Sioux Steel Mini-Sweep. Manufactured for farm bins from 15 to 48 feet in diameter, Sioux Steel’s new Mini-Sweep was designed with farm applications in mind. The compact sweep has a capacity of 2,200 bushels per hour, serving as an economical option for an on-farm grain storage setup. This sweep simplifies the task of clearing bin floors manually.

Sioux Steel mini-sweep for grain bins

While the Mini-Sweep does not come assembled, it can be incorporated into an existing setup. It connects directly to new or existing 8-inch or 10-inch round tubes or U-trough unloads.

Despite its smaller size, the Mini-Sweep features a shell design that enables it to easily work its way out of large masses of grain while also adjusting to uneven floor heights. Visit or call 800-577-4689.

Grain management from Sioux Steel. The Steps Grain Management System packages offered by Sioux Steel allow for grain monitoring from anywhere. Operators can use a free app on their phone or tablet to monitor temperature, humidity and other variables when away from the farm. With a quick tap on the screen, they can switch fans on or off from any location. Other additional sensors can factor in outside air information, allowing for a comprehensive view of what is happening with your grain.

Steps GMS control box for grain bin fans and aeration

This system comes in a variety of packages to fit any operation. The Bin Package 1 features a control box, OS/PL sensor and headspace sensor, and is compatible with a bin up to 30 feet in diameter. This package costs about $700, allowing for economical grain monitoring and control. Visit or call 800-577-4689.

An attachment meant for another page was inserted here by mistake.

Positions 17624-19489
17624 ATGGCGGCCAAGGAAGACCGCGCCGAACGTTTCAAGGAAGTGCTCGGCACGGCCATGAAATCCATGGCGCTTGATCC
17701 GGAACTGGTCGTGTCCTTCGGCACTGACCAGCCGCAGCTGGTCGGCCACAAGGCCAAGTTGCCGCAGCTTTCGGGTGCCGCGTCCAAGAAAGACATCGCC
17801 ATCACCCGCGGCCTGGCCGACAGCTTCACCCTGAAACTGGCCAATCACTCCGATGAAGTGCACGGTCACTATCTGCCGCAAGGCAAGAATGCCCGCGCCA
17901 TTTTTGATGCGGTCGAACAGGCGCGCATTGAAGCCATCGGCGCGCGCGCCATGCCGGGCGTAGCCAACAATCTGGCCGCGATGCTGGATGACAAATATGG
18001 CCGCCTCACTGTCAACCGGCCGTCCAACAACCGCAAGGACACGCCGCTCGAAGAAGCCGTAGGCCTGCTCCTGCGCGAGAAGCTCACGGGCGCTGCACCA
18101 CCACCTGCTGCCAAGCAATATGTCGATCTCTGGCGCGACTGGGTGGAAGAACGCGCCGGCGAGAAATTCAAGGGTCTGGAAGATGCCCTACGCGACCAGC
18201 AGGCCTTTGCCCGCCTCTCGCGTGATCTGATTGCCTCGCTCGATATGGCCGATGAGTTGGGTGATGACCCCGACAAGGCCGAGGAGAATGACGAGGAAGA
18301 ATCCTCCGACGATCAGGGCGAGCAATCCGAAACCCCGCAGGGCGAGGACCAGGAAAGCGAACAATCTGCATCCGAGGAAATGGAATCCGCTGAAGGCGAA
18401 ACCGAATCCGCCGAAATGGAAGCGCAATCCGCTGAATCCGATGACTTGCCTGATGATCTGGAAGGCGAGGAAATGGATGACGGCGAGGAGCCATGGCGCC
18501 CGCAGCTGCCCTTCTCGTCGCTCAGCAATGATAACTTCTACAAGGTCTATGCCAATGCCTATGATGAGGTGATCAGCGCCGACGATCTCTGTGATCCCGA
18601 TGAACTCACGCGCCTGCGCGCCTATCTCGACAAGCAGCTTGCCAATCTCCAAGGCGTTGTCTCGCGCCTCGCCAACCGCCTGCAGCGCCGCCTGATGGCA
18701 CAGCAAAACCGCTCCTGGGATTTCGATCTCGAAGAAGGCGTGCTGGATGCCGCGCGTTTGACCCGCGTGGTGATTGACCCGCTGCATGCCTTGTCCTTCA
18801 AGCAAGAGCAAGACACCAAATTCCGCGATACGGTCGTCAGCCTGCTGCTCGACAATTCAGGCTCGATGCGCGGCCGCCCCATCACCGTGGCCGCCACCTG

About the Author(s)

Tom J. Bechman

Midwest Crops Editor, Farm Progress

Tom J. Bechman became the Midwest Crops editor at Farm Progress in 2024 after serving as editor of Indiana Prairie Farmer for 23 years. He joined Farm Progress in 1981 as a field editor, first writing stories to help farmers adjust to a difficult harvest after a tough weather year. His goal today is the same — writing stories that help farmers adjust to a changing environment in a profitable manner.

Bechman knows about Indiana agriculture because he grew up on a small dairy farm and worked with young farmers as a vocational agriculture teacher and FFA advisor before joining Farm Progress. He works closely with Purdue University specialists, Indiana Farm Bureau and commodity groups to cover cutting-edge issues affecting farmers. He specializes in writing crop stories with a focus on obtaining the highest and most economical yields possible.

Tom and his wife, Carla, have four children: Allison, Ashley, Daniel and Kayla, plus eight grandchildren. They raise produce for the food pantry and house 4-H animals for the grandkids on their small acreage near Franklin, Ind.

Allison Lund

Indiana Prairie Farmer Senior Editor, Farm Progress

Allison Lund worked as a staff writer for Indiana Prairie Farmer before becoming editor in 2024. She graduated from Purdue University with a major in agricultural communications and a minor in crop science. She served as president of Purdue’s Agricultural Communicators of Tomorrow chapter. In 2022, she received the American FFA Degree. 

Lund grew up on a cash grain farm in south-central Wisconsin, where the primary crops were corn, soybeans, wheat and alfalfa. Her family also raised chewing tobacco and Hereford cattle. She spent most of her time helping with the tobacco crop in the summer and raising Boer goats for FFA projects. She lives near Winamac, Ind.